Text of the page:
Giant Leopard Moth Life Cycle Unveiled: A Journey Explained

The giant leopard moth, scientifically known as Hypercompe scribonia, is a visually striking insect with a fascinating life cycle. This moth is recognized for its attractive white wings adorned with black spots, which can sometimes appear iridescent blue under certain lighting conditions. The moth’s development stages include egg, larva, pupa, and adult, and its life cycle varies between one and two broods per year, depending on the region.

The larvae, known as giant woolly bears, are quite distinctive, with their fuzzy black appearance and distinctive red bands between each body segment. As they grow, they undergo several molting stages before pupating. During the pupal stage, the moth undergoes a remarkable transformation, trading its larval form for the large, striking appearance of the adult giant leopard moth.

Understanding the life cycle of the giant leopard moth is essential for appreciating its role in the ecosystem and the relationships it forms with plants and other animals. Many studies focus on the various aspects of these moths’ lives, including their feeding habits, mating behavior, and strategies to avoid predation.

Giant Leopard Moth Identification

Description and Physical Features

The Giant Leopard Moth (Hypercompe scribonia) is a beautiful and easily identifiable species of moth. It belongs to the family Erebidae, and is also known as the Eyed Tiger Moth.

  • Physical features:
    • Heavy-bodied
    • Distinctive wing pattern

Color and Markings

The color and markings of the Giant Leopard Moth are what make it stand out. The moth displays an elegant pattern of black spots on its wings.

  • Color:
    • White wings
    • Black spots
    • Iridescent blue (sometimes)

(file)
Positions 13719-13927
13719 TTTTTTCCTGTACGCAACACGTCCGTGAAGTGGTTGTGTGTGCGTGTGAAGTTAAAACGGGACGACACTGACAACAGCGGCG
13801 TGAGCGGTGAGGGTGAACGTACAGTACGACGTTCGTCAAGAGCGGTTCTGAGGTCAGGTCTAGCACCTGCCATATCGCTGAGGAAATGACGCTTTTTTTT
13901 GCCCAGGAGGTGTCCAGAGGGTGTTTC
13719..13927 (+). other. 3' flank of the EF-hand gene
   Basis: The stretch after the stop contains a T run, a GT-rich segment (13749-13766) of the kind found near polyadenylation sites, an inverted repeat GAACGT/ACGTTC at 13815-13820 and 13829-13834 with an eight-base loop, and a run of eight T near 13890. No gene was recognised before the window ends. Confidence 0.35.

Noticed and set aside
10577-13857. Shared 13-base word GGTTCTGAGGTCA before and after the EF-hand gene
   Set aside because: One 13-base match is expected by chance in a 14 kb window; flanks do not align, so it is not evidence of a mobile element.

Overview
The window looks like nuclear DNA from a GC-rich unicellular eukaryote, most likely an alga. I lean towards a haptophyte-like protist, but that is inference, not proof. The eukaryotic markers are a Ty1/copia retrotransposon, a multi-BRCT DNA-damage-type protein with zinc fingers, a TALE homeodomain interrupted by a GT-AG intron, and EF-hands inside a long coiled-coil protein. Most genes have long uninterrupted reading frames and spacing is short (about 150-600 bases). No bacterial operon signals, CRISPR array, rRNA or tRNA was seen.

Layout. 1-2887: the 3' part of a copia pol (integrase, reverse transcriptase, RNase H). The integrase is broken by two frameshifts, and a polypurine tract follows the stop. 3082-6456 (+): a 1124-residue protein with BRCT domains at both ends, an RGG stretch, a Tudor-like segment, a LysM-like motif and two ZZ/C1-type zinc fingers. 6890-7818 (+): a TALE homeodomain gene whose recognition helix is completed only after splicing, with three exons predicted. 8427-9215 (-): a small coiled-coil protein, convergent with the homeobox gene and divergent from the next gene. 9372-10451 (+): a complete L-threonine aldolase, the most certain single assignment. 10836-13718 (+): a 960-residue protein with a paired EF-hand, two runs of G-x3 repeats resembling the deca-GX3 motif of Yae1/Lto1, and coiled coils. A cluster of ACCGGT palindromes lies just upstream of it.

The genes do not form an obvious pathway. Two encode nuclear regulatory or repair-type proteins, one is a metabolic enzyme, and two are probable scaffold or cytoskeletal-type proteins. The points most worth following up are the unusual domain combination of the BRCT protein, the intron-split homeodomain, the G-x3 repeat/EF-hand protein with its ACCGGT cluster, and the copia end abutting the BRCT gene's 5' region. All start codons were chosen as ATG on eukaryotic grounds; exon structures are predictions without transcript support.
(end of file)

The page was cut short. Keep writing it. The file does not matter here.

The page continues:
• Markings:
    • Hollow black spots on thorax
    • Black spots on wings, sometimes with white centers

Size and Wingspan

Giant Leopard Moths can grow quite large as compared to other moth species. The wingspan plays a significant role in identifying them.

  • Size:
    • Adult moth: approx. 2 inches long
  • Wingspan:
    • Adult moth: approx. 2.25-3.6 inches (5.7-9.1 cm)
Feature Dimension
Adult Moth Size Approx. 2 inches
Adult Moth Wingspan 2.25-3.6 inches

Life Cycle and Behavior

Eggs and Larvae

Giant leopard moths begin their life cycle as eggs, laid on or near the foliage of their preferred host plants. After hatching, the larvae emerge, starting their journey toward becoming adult moths.

  • Host plants: Various plants, including weeds and flowering species
  • Number of eggs: Varies, but can be numerous

Caterpillars and Woolly Bears

Upon hatching, the larvae develop into caterpillars, also known as woolly bears. They are characterized by their fuzzy black appearance and underlying red body color.

  • Woolly bears measure up to 2 inches in length
  • Feed on a wide range of host plants for nutrition

Pupation and Adult Moths

Caterpillars eventually enter a pupal stage before emerging as adult giant leopard moths. The adult moths boast a distinctive pattern of black spots on a white background.

  • The wing span of adult moths is 2.25-3.6 inches
  • Adults feature hollow black (or sometimes iridescent blue) spots on their thorax

Mating Sessions and Reproduction

Giant leopard moths are nocturnal creatures, and their mating sessions typically occur at night. After successful mating, females lay eggs to continue the life cycle.

Diel Flight Periodicity

These moths display diel flight periodicity, meaning their flight and rest patterns follow a daily rhythm. Adult moths are known to rest on vertical surfaces during the day.

Comparison Table: Caterpillars vs. Adult Moths

Feature Caterpillars (Woolly Bears) Adult Moths
Length Up to 2 inches N/A
Color Fuzzy black with red body White with black spots
Activity Feed on a wide range of plants Rest on vertical surfaces during the day, mate at night

Overall, the life cycle and behavior of the giant leopard moth involve a fascinating transformation from larvae to caterpillars, on to pupation, adulthood, and eventual reproduction. These beautiful moths are easily identifiable and remain a subject of intrigue for researchers and enthusiasts alike.

Habitat and Range

Distribution in North America

The giant leopard moth, or Ecpantheria scribonia, can be found in various parts of the United States, as well as some parts of Canada. The range of this moth stretches from:

  • Northern regions like Ontario in Canada
  • Southwards to the United States, including states such as Texas, Florida, and Missouri